10 Minutes to Sharpen Your Instincts

Follow and sharpen your instinctsThe first key to know whether you will like and trust your new colleague in the office (or anyone for that matter) is to follow your instinct.

You see, people often say the first impression counts the most, and I think they are right. We often apply this rule in our private lives when we meet friends of a friend in a bar or restaurant. We trust our instincts. Either we like the person or we don’t and we know the answer to this question usually within the first 30 seconds of meeting them.

How often to you count on your first impression when you meet new people? Are you someone who likes to complete the picture of a person after several exchanges or do you immediately make up your mind?

What if I showed you one simple way of how to sharpen your instincts even further?

Our Basic instincts

Human Instincts have protected our ancestors from many difficult situations in the past, the so called human survival instincts. One of the most basic human survival instinct is the “fight or flight” – which is still very much applicable today (Winston, R., 2003. Human Instinct. London:Transworld). Imagine you walk alone across the car park from the office to your car, you hear footsteps not to far away from you, but you cannot see anyone. A normal impulse would be to move quicker to the car and perhaps even lock the doors once you are in.

In this example one takes a very conscious decision to walk faster, there are also various unconscious decisions where our instinct play a role. And in various circumstances our instincts can help or hinder us in dealing with every day situations.

We inherited these instincts from our ancestors, and we are equipped with this “tool”, that to my belief, we should try and use more consciously in our every day life situations. At least from my personal experience it has proven me right many times, when I listened to it.

“Good instincts usually tell you what to do long before your head has figured it out.” ~ Michael Burke

Instincts at Work

In the past, I have often relied upon my first “reaction” when I saw the face of a new colleague, project partner, client or provider. This first impression influences often our decision making process on whether we would like to work with this person or not. Certainly, other factors (should) come into play as well, like their experience on the topic, their tools and processes, their network, the quality delivered, their fees , etc. In these kind of decision making processes however, our emotional reaction also plays a role.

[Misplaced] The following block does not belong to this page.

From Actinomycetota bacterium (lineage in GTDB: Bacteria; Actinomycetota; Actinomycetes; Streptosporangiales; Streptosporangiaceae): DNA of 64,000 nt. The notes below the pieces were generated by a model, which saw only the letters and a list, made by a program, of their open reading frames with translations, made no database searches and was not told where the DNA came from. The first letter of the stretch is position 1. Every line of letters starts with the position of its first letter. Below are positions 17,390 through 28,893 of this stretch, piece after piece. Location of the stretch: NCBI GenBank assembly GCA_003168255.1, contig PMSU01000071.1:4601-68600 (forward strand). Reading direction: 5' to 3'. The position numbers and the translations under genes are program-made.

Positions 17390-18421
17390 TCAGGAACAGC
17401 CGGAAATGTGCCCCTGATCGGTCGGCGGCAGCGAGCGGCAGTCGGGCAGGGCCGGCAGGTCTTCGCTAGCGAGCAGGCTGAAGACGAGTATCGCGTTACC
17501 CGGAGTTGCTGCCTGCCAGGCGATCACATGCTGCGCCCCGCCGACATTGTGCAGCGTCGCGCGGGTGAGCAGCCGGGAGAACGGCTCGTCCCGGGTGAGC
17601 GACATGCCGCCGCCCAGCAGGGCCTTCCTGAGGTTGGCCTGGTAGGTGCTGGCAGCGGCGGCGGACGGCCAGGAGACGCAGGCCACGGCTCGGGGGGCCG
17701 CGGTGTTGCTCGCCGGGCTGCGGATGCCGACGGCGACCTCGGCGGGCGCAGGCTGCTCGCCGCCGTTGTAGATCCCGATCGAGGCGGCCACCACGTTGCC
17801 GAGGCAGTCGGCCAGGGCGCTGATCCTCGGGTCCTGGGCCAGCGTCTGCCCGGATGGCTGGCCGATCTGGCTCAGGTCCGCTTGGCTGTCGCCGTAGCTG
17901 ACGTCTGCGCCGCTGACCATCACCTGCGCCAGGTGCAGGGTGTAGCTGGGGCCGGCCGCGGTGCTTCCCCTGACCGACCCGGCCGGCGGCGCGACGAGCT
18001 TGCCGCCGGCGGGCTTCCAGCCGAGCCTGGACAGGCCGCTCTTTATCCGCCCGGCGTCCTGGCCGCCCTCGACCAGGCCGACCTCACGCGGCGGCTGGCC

There are many rules and processes existing in various companies which try to rule out the personal opinion of an employee as much as possible to take a decision based on as many objective factors as possible, and I believe we need these kind of guidelines, otherwise we all take decisions as we personally please without thinking about other aspects in depth.

I also do believe, however, that a healthy combination between the objective and subjective factors (such as to listen to our instincts) lets us take a better decision. Therefore, we should use both, where we do have a choice and/or the decision power.

Do you agree?


How to Sharpen Your Instincts: A Face Perception Test

To test my own impulse on new faces in my environment, I have recently tried out a test by Professor David Perrett and Dr Tony Little of the University of St Andrews in Scotland, which has the objective to analyze our personal preferences for faces with two personality traits: introversion and extroversion.

There are 20 questions in total and it seriously only takes 10 minutes to complete. At first, I had to rate myself first in terms of some typical characteristics. So, for example, I crossed a higher mark on the scale towards talkative versus being a quiet and reserved person. Then, I was asked to choose between two different faces per question – and I made an effort of not thinking too much about it, just chose my preferred face.

Although this test is actually made to show you whether your preferred ideal long-term partner is introverted or extroverted, in my opinion, it can be used to test your reaction towards any kind of facial expression, whether in your private or professional environment. This test is only takes about 10 minutes to complete and it is freely available on the BBC website (see link below).

Why should you take this test, you ask? This test is a great way to test your instincts consciously. The result page provides a good indication of what preference you have and how your score rates in comparison to others. Secondly, going through the test makes you “activate” your instincts, as you actively use them while looking at the different faces. And even though you might not know why, you immediate know whom of the two faces you like more. Try it!

Before you do, one important downside to note: being such a short test, which only considers two characteristics, one cannot expect an in depth report on our perceptions.

So, in combination with your personal experience of facing different and new situations, your instincts are a perfect “tool” to decide whether you will like and trust someone new.

Now, to you, if you would like to try the 10 minute test, please click on the image below.

Trust your instinct - face perception test

Screenshot of the Face Perception Test on the BBC Homepage

Photo courtesy of Lel4nd

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